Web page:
Of the most important factors in domestic violence is a belief that abuse, whether physical or verbal, is acceptable. Other factors include substance abuse, unemployment, mental health problems, lack of coping skills, isolation, and excessive dependence on the abuser. The motive for committing acts of domestic and interpersonal violence in a relationship is to establish and maintain relationships based on power and control over victims.
· Cycle of abuse
Lenore E. Walker presented the model of a cycle of abuse which consists of four phases. First, there is a buildup to abuse when tension rises until a domestic violence incident ensues. During the reconciliation stage, the abuser may be kind and loving and then there is a period of calm. When the situation is calm, the abused person may be hopeful that the situation will change. Then, tensions begin to build, and the cycle starts again.
· Intergenerational violence
A common aspect among abusers is that they witnessed abuse in their childhood, in other words they were participants in a chain of intergenerational cycles of domestic violence. That does not mean, conversely, that if a child witnesses or is subject to violence that they will become abusers. Understanding and breaking the intergenerational abuse patterns may do more to reduce domestic violence than other remedies for managing the abuse.
Responses that focus on children suggest that experiences throughout life influence an individual’s propensity to engage in family violence (either as a victim or as a perpetrator). Researchers supporting this theory suggest it is useful to think of three sources of domestic violence: childhood socialization, previous experiences in couple relationships during adolescence, and levels of strain in a person’s current life.
- Social Stress
Stress may be increased when a person is living in a family situation, with increased pressures. Social stresses, due to inadequate finances or other such problems in a family may further increase tensions. Violence is not always caused by stress, but may be one way that some people respond to stress. Families and couples in poverty may be more likely to experience domestic violence, due to increased stress and conflicts about finances and other aspects. Some people speculate that poverty may hinder a man’s ability to live up to his idea of “successful manhood”, thus he fears losing honour and respect. A theory suggests that when he is unable to economically support his wife, and maintain control, he may turn to misogyny, substance abuse, and crime as ways to express masculinity.
- Power and Control:-
Power and control in abusive relationships is the way that abusers exert physical, sexual and other forms of abuse to gain control within relationships. A causalist view of domestic violence is that it is a strategy to gain or maintain power and control over the victim. This view is in alignment with Bancroft’s “cost-benefit” theory that abuse rewards the perpetrator in ways other than, or in addition to, simply exercising power over his or her target. He cites evidence in support of his argument that, in most cases, abusers are quite capable of exercising control over themselves, but choose not to do so for various reasons. Sometimes, one person seeks complete power and control over their partner and uses different ways to achieve this, including resorting to physical violence. The perpetrator attempts to control all aspects of the victim’s life, such as their social, personal, professional and financial decisions.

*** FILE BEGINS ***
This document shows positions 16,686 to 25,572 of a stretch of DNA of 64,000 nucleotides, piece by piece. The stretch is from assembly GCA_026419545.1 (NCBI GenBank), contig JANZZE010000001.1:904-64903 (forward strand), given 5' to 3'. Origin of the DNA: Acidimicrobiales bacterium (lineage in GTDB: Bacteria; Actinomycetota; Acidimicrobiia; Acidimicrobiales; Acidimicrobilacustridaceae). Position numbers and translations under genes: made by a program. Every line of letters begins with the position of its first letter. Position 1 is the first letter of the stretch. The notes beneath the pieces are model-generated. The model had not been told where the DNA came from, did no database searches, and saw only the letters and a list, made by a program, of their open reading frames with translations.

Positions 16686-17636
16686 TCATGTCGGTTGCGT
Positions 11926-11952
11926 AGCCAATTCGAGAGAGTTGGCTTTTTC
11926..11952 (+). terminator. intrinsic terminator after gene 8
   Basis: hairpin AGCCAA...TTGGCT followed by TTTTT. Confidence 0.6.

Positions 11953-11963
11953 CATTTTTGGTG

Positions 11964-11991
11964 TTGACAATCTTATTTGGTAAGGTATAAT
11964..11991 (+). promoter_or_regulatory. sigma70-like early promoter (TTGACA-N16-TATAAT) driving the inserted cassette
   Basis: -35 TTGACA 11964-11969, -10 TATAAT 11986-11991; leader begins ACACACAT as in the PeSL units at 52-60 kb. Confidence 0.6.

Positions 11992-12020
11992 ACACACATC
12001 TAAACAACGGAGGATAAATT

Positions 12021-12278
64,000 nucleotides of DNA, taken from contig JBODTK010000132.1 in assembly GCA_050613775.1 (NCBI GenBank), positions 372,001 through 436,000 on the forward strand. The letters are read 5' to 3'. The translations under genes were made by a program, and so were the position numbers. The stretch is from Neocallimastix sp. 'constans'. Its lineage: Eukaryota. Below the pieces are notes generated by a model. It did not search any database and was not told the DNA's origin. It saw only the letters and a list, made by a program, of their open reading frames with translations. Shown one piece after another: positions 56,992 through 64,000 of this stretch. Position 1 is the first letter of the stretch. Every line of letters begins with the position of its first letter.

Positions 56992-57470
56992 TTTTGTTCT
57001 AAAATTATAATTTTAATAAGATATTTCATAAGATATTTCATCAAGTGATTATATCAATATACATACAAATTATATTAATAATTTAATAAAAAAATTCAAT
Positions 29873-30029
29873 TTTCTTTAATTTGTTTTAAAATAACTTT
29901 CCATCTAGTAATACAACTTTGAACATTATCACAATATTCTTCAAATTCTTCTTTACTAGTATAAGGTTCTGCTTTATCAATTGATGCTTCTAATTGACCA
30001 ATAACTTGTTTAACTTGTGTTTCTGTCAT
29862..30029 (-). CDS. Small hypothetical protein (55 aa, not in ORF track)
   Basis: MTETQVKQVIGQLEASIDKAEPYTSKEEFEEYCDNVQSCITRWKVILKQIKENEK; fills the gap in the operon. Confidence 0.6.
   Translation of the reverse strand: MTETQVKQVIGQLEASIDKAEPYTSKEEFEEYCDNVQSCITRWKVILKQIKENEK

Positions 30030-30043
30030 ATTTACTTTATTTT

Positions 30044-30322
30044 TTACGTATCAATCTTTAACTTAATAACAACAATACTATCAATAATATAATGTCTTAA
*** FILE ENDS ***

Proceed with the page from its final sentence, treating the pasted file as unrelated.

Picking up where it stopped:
Effects on the family
- Violence and the threat of violence at home creates fear and can destroy family environments and lead to the break-up of families
- Frequent moving to avoid the abuser
- Regular household conflict
- Child protection or police involvement
Effects on the community
- Children growing up without learning about positive and respectful relationships
- Abusers going to prison
- Higher rates of alcohol and other drug use, and mental health problems
- Domestic and family violence is estimated to cost the NSW economy more than $4.5 billion each year
Effects on Children
Of those women who experience violence, more than 50% have children in their care. Children and young people don’t have to see the violence to be affected by it. Studies show that living with domestic violence can cause physical and emotional harm to children and young people in the following ways:
- ongoing anxiety and depression
- emotional distress
- eating and sleeping disturbances
- physical symptoms, such as headaches and stomach aches
- find it hard to manage stress
- low self-esteem
- be aggressive towards friends and school mates
- feel guilt or blame themselves for the violence
- have trouble forming positive relationships
- develop phobias and insomnia
- struggle with going to school and doing school work
- use bullying behaviour or become a target of bullying
- have less empathy and caring for others
Children and young people need to grow up in a secure and nurturing environment. Where domestic or family violence exists, the home is not safe or secure and children are scared about what might happen to them and the people they love.